On Friday night, my fiance Olivier and I were celebrating our five-year anniversary with cheap (we knew we were getting what we paid for…) massages in Chinatown. The place was totally kitsch: Fluorescent lights and potted bamboo trees at the entrance; a linoleum-tiled floor in the back waiting room with blue mood lighting, a giant trickling fountain surrounded by mini Buddhas and ferns, fake “star” lighting in the ceilings, and leather reclining chairs with plastic covering the foot stands (for a classy touch). Olivier and I were enjoying the scene when we were ushered into the back, into separate rooms for our hour massages.
My massage “therapist” (if you could call her that…) began making her way around my back, and about five minutes in she asked me about my relationship with Olivier (you might already see where this is going).
“We’re celebrating our five-year anniversary tonight with massages!”
“He’s your boyfriend?”
“Fiance. We’re getting married in December in Mexico. We can’t wait! It should be a nice vacation for all of our guests.”
“Nice.” Pause. “How old are you?”
I hesitate, deciding where my gut tells me this is going (nowhere good) and if I want to give this almost perfect-stranger more personal information (what the h*ll, she’s seen pretty much my entire naked body anyway). “It’s my 30th birthday next week!”
Pause. “Oh happy birthday! So you’re going to have baby right after you get married? 30 you’re married, 31 you’re pregnant, 32 you have baby?”
No response. “Uh…I don’t know about that.”
Awkward silence. We don’t talk for the rest of the session; whatever slight bit of relaxation I felt…gone.
After Olivier and I left and were on our way to dinner, I asked him about his massage. Not great (his massage “therapist” seemed to know even less what she was doing than mine). Then I told him about my experience, including the highly inappropriate personal conversation my “therapist” initiated. He laughed.
“My lady asked me the same question — if you were my girlfriend — and then how old I was. When I told her she seemed disappointed, like I looked younger.” He laughed. But “are you having a baby?” of course never came up.
I was discussing this with a group of friends last night at my monthly writing club. One girl, a model in her 30s, related with a story from a casting call she attended last week: “When I walked in, the casting director said he wanted to see our personalities. Then the first question out of his mouth: Do you have kids?” Needless to say, she was taken aback at this direct association between her personality and her choice to procreate. She replied no, thank you very much, do you think I’d have these? pointing to her flat abs in jest, then under her breath, “two dead ones.”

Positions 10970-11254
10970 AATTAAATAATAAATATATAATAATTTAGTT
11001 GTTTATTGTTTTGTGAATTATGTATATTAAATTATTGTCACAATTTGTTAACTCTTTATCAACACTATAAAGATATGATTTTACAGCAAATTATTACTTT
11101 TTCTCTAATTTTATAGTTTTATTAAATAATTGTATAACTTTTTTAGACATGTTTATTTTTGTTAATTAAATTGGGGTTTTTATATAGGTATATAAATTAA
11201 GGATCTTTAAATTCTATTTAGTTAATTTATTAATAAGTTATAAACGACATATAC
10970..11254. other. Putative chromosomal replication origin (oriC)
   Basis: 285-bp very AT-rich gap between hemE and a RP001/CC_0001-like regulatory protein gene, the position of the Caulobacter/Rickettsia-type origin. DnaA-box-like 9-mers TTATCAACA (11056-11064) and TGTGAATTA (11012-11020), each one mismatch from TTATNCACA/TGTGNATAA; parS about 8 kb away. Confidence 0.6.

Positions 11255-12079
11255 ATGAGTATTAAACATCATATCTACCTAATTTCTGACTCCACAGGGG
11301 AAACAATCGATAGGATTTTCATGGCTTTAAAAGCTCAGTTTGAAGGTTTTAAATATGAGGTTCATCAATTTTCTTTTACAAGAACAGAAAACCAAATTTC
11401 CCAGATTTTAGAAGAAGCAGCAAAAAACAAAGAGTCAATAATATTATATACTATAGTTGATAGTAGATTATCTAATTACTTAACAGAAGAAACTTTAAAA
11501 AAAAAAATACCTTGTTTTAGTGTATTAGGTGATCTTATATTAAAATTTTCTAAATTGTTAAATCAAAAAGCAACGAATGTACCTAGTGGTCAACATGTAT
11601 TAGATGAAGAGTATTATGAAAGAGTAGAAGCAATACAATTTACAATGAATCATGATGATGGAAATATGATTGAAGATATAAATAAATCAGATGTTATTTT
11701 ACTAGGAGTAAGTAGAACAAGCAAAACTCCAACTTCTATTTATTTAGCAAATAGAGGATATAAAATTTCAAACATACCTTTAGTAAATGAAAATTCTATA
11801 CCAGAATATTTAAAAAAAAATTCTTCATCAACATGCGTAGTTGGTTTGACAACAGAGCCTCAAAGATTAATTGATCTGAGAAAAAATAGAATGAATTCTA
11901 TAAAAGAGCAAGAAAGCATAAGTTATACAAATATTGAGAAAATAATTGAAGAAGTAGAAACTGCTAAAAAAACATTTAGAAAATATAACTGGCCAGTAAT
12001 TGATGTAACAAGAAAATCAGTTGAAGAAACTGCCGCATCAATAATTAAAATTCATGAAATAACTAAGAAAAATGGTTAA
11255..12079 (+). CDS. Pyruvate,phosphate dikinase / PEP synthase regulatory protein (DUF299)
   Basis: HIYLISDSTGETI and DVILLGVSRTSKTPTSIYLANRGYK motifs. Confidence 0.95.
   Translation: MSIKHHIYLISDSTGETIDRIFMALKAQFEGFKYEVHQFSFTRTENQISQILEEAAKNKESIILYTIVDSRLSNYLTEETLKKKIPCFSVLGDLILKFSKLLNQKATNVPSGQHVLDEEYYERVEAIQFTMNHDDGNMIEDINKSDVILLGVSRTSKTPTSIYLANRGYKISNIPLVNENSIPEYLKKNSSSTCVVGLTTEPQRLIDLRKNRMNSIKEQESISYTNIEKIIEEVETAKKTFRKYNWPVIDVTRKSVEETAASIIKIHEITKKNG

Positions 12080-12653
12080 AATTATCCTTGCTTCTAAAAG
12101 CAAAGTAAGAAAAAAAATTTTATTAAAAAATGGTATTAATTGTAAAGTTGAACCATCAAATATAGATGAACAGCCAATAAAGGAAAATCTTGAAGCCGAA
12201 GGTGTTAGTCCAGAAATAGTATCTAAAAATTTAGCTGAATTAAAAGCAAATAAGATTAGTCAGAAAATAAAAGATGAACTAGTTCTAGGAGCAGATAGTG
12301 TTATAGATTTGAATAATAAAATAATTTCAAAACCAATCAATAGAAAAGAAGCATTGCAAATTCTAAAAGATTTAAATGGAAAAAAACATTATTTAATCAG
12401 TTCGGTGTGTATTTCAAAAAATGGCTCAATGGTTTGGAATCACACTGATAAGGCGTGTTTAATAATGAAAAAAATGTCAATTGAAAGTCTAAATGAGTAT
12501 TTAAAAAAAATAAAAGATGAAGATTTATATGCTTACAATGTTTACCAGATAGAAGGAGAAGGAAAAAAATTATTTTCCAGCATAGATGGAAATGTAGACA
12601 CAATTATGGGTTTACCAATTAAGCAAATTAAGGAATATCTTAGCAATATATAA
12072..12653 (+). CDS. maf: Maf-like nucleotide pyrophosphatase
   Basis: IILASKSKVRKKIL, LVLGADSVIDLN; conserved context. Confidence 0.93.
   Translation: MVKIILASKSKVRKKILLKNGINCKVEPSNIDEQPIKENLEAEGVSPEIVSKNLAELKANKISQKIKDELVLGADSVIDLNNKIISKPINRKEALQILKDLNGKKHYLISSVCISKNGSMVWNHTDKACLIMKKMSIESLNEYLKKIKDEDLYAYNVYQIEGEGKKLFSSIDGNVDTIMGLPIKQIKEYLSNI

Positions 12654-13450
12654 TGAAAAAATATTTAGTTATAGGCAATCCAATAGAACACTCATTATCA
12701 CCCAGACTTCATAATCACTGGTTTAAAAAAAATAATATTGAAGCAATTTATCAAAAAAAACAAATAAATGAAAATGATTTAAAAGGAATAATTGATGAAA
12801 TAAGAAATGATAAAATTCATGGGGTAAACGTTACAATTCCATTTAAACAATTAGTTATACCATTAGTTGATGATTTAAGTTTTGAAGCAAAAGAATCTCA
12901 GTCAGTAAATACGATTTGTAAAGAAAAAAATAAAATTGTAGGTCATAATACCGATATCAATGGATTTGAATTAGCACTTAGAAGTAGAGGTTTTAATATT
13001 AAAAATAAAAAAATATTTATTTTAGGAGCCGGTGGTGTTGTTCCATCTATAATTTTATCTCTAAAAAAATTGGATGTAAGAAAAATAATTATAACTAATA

I didn’t go there; I don’t know whether the two were miscarriages or otherwise — and it doesn’t really matter. In both of our cases, both a man and a woman decided that because we were women of a certain age, though we were essentially perfect strangers it was OK to bring up a very personal question and insert an opinion where it wasn’t asked for. And in my case, it became very clear that a man in the very same situation did not receive the same line of questioning (if the baby question even crossed his “therapist’s” mind, which it probably didn’t).
We as a society and especially as women need to stop imposing these expectations on each other. Because we are so much more than whether or not we decide to spend our lives barefoot in the kitchen. If a woman makes the choice to have kids and be a stay-at-home-mom, I’m all for that — if not, that’s OK too (I’m personally still figuring it out). But stop judging. What if my friend wanted those two babies and miscarried? That’s a tragic FIRST question to be asked by someone who literally just learned your name. What’s more, my friend in jest was right — as a model her body is her tool, so did he, the casting director, really expect that she would be interested in growing and pushing out a baby with her source of income? And what if my fiance and I don’t want to have kids in the first place? These conversations made it clear in my mind, at least, that to many people any choice other than pumping out kids is out of the question; even self-centered and greedy. It reminded me of this recent tongue-in-cheek video “NEW! Try, ‘NOT HAVING KIDS'”:
To summarize: If you don’t have kids, you’re a selfish a-hole who watches other parents struggle to carry their strollers down the subway stairs while you and your partner laugh and lick your ice cream cones.
I suppose men who don’t have kids might eventually start to hear the kinds of comments my friend and I received…maybe a decade from now. I can’t really say because I don’t know many men that age on a friend-level. But my hunch is more likely than not, people mostly just consider 40-year-old bachelors “career men” who want to focus their lives on their work. If you’re a 40-year-old woman without kids, I don’t think people will make that assumption unless you’re Mother Theresa.
PS: If you live in Manhattan and weren’t already deterred enough by my story, let me tell you — I’m all for saving money, but don’t bother visiting Eden Spa, which was recommended to me by my hair dresser (we’re going to have a talk the next time I see her). Neither Olivier’s or my “therapists” seemed to have a clue what they were doing: They’d push in a spot on the right side for two seconds and then jump to the other side and do something totally different. At one point my “therapist” shook my leg so hard from the foot that I thought she was going to dislocate my knee.